Two years of coding a computer database paid off for graduate student Elijah Meeks when the finished project landed him a job at Stanford University.
Meeks paired his knowledge of history with a deep understanding of computer language to create ”
The Digital Gazetteer of the Song Dynasty,” a database coauthored with Assistant Professor
Ruth Mosternthat chronicles changes to medieval China’s political landscape. It also serves as a companion piece to Mostern’s book “Dividing the Realm in Order to Govern: The Spatial Organization of the Song State (960-1276 CE).” The book will be published in fall 2010 by Harvard Asia Center.
The finished database helped to secure Meeks a job two months ago with Stanford University as a digital humanities specialist.
UC Merced’s emphasis on interdisciplinary research allowed Meeks and Mostern to collaborate on this innovative project through the
World Cultures Graduate Group. They were able to query and analyze the data in order to create maps to highlight events that altered the course of history.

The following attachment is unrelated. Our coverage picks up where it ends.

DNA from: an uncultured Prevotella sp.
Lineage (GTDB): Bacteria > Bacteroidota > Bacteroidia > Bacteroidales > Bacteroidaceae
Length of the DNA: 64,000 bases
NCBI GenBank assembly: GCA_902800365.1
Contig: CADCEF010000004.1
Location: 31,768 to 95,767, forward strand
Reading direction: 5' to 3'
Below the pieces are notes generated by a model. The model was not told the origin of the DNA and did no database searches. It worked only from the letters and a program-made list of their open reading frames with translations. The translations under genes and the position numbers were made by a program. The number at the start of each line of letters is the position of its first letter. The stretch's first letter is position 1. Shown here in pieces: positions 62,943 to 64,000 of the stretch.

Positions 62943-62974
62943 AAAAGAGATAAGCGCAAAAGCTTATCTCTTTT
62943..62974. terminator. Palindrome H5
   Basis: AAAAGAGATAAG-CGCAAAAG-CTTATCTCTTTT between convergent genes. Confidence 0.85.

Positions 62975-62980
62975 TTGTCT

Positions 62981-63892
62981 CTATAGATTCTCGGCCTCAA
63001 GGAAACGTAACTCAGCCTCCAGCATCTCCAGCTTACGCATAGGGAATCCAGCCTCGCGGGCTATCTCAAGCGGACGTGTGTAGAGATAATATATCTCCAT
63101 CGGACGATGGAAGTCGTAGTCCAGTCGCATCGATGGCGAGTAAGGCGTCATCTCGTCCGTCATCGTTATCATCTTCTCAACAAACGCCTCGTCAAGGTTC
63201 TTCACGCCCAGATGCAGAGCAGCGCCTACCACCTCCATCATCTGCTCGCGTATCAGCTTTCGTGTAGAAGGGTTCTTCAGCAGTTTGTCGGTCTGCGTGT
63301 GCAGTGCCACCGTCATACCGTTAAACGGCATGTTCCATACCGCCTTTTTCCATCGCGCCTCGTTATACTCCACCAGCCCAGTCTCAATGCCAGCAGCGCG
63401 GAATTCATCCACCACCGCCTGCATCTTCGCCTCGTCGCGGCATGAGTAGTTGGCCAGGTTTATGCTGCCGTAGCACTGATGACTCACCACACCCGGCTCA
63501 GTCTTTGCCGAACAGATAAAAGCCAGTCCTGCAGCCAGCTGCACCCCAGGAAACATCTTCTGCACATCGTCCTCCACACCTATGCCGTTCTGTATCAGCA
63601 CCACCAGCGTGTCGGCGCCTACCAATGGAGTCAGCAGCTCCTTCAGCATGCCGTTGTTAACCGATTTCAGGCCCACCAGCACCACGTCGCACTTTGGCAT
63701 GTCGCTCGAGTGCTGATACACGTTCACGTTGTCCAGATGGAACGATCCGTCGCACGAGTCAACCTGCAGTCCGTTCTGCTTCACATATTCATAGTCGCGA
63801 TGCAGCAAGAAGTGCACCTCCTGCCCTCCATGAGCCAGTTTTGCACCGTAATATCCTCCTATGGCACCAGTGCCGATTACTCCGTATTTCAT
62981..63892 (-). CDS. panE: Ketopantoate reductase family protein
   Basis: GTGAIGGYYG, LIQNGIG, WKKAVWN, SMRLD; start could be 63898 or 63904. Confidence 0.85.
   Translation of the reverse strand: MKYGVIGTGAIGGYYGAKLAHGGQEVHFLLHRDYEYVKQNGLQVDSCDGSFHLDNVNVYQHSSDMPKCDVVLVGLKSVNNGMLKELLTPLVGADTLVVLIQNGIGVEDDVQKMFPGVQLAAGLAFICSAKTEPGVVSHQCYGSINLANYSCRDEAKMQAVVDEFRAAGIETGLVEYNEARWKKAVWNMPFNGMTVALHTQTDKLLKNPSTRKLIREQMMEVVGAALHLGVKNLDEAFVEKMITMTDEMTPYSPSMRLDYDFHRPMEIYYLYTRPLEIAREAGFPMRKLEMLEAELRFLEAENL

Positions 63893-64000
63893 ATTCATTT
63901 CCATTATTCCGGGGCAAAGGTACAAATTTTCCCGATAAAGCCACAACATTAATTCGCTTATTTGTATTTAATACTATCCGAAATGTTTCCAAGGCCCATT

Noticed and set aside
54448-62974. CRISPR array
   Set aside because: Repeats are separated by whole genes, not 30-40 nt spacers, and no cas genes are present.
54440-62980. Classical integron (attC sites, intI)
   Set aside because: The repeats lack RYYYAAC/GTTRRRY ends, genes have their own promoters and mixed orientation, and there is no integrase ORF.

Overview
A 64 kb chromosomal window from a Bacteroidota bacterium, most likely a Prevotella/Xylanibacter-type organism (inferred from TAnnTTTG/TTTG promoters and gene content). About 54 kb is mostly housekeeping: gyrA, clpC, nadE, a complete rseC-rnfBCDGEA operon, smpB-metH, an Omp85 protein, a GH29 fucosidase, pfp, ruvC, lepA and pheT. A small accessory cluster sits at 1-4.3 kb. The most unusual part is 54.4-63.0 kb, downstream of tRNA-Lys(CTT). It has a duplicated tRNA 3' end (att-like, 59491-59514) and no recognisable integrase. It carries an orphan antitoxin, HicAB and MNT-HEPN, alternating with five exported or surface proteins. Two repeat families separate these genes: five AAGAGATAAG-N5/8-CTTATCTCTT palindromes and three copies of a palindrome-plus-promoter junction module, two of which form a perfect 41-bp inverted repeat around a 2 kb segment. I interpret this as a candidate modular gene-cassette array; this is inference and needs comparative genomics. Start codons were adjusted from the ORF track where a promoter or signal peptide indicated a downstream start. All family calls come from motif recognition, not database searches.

“I love all this stuff,” he said. “I’m a terrible nerd.”
Meeks did his undergraduate studies at University of San Francisco. He graduated with a 3.9 GPA and honors. Meeks, who grew up in Exeter, a small town just outside Sequoia National Park, decided it was important to return to the San Joaquin Valley and support UC Merced.
The database opened opportunities for Meeks, who said it was instrumental in Stanford’s decision to hire him while he finishes work on his Ph.D. Besides meeting with the publisher of the Stanford University Press, Meeks gave an hour-long presentation on the database. The interview committee was impressed that the database was completed and able to be accessed by researchers through UC Merced’s online library.
“You can box it up, put a bow on it and send it off,” he said, referring to how the project is finished and portable.
Mostern said Meeks’ job speaks to his talents and the value of the database.
“I’m proud of this on so many levels,” she said. “It is blazing a new path for academic conversation.”
That conversation will expand across the world. The digital assets division of
UC Merced Libraryis hosting the database online, said division head Emily Lin. In the coming months, it will be added to UC Merced’s catalog and to WorldCat, a searchable site of more than 10,000 libraries.
“We see more and more faculty making their research available online,” Lin said. “It’s important for us to think about collecting and preserving it for the longer term.”